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Let $Q_1, Q_2\subset \mathbb{P}^4$ be two degree two smooth hypersurfaces, and $S:=Q_1\cap Q_2$ be their complete intersection. If $S$ is smooth, then it is known that $S$ is a del Pezzo surface of degree 4. Now let $c_1, c_2\subset C$ be two conics.

I'm wondering that is there any criterion for $\operatorname{Hom}(I_{c_1/S}, I_{c_2/S})\neq 0$? Here $I_{c_i/S}$ is the ideal sheaf of $c_i$ in $S$.

When $S$ is smooth, then using some theory of curves on del Pezzo surface, we can prove that $\mathcal{O}_S(-c_1)\cong \mathcal{O}_S(-c_2)$. But when $S$ is singular, is there any similar result? For example, if there's a quadric $Q_3$ in the pencil spaned by $Q_1$ and $Q_2$, such that $\langle c_1\rangle\cup \langle c_2\rangle\cup S\subset Q_3$, where $\langle c_i\rangle$ is the projective plane spaned by $c_i$, then can we conclude that $\operatorname{Hom}(I_{c_1/S}, I_{c_2/S})\neq 0$?

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  • $\begingroup$ When $S$ is smooth it is not true in general that $\mathcal{O}_S(-c_1) \cong \mathcal{O}_S(-c_2)$. In fact, there are 10 linear systems of conics on $S$, and if you take conics from different linear systems, their ideal sheaves are not isomorphic. $\endgroup$
    – Sasha
    Nov 3, 2021 at 9:34
  • $\begingroup$ Oh thanks! Maybe I need to double-check my computations. Is it true under the assumption that $<c_1>$ and $<c_2>$ are both in $Q_3\in <Q_1, Q_2>$? $\endgroup$
    – Kim
    Nov 3, 2021 at 9:58
  • $\begingroup$ Still not true in general --- in this case $Q_3$ must be singular, and if it is a cone over a smooth quadric surface $\bar{Q}_3$, planes on $Q_3$ correspond to lines on $\bar{Q}_3$, and if two lines belong to different rulings, conics are not linearly equivalent. $\endgroup$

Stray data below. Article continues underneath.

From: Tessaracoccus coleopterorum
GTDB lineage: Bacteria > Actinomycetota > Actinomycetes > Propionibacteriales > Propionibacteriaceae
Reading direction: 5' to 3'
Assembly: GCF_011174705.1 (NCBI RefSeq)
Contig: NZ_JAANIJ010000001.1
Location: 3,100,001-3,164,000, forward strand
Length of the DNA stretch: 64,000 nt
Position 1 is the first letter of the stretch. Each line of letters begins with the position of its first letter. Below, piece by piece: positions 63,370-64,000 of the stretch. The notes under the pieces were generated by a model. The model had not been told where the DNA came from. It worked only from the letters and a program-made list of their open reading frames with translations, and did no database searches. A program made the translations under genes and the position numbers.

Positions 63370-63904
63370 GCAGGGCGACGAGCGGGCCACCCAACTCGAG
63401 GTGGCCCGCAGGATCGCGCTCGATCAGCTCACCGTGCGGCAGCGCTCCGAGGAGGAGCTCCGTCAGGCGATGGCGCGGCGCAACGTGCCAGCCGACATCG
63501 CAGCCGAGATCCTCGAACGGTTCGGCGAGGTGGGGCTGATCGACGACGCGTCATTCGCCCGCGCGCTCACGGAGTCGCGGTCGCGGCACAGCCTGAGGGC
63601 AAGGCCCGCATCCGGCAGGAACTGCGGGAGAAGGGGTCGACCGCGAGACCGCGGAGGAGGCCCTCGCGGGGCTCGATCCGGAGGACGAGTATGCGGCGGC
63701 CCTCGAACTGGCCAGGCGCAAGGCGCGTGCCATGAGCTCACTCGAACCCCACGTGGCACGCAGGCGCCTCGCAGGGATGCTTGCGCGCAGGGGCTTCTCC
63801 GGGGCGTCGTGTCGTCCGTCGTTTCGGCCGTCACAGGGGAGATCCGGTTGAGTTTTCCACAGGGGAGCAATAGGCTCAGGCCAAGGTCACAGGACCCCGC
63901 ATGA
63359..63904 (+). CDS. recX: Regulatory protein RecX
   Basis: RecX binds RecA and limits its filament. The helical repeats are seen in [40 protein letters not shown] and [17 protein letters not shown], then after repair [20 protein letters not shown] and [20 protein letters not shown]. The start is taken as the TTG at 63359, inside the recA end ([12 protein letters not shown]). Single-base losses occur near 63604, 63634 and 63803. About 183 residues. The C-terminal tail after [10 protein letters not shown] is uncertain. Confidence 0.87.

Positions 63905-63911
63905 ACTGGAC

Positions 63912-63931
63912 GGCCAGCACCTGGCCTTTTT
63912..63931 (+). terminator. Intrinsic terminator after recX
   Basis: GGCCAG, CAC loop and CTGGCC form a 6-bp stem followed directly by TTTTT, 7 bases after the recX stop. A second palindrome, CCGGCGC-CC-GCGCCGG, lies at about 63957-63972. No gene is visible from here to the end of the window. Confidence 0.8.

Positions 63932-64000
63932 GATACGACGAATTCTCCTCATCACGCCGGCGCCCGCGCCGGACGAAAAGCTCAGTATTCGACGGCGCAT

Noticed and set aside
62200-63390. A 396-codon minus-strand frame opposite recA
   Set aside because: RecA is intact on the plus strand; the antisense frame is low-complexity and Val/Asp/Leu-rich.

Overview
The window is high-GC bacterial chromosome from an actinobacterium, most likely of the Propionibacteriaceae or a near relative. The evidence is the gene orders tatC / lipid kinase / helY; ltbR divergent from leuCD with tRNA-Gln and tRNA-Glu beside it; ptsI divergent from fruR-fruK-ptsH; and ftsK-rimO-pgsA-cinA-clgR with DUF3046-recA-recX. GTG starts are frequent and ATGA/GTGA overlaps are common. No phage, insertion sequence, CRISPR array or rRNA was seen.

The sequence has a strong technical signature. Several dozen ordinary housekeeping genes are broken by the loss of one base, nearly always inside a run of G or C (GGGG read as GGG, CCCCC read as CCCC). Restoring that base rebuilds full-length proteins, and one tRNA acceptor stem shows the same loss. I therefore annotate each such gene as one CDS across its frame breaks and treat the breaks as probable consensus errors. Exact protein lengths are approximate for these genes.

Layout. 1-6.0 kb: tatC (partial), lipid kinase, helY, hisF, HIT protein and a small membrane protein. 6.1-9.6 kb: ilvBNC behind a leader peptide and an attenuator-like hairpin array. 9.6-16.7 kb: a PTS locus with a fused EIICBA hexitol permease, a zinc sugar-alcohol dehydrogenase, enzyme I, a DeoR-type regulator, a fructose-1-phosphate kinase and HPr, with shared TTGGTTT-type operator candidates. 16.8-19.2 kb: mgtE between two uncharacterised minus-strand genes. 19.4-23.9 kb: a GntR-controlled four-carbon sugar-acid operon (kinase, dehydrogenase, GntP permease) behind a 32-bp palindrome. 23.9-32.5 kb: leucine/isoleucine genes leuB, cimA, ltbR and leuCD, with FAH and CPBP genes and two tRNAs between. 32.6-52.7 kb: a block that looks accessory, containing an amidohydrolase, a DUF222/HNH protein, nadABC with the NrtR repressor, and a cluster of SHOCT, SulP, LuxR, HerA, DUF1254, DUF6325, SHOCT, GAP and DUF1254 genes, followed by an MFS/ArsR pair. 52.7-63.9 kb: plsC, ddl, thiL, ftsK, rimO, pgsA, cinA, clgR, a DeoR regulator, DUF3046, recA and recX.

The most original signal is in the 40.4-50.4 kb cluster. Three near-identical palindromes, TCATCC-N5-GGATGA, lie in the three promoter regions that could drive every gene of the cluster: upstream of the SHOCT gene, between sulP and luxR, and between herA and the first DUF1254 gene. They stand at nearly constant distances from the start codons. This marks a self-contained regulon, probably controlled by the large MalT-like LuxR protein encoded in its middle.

– Sasha
    Nov 3, 2021 at 10:07
  • $\begingroup$ Oh I see, you mean if $<c_1>$ and $<c_2>$ in $Q_3$ that correspond to two non-linearly equivalent lines on $\overline{Q_3}$, then $<c_1>$ and $<c_2>$ are also not linearly equivalent on $Q_3$, and thus $c_1$ and $c_2$ are not linearly equivalent on $S$? $\endgroup$
    – Kim
    Nov 3, 2021 at 10:16

1 Answer 1

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If $f \colon I_{c_1} \to I_{c_2}$ is a non-trivial morphism then it is an isomorphism. Indeed, $f$ is injective because both $I_{c_1}$ and $I_{c_2}$ are torsion free, and since the Hilbert polynomials of $I_{c_1}$ and $I_{c_2}$ are equal, the Hilbert polynomial of the cokernel is zero, hence the cokernel vanishes.

Thus, $\mathrm{Hom}(I_{c_1},I_{c_2}) \ne 0$ if and only if $c_1$ and $c_2$ are linearly equivalent Weil divisors.

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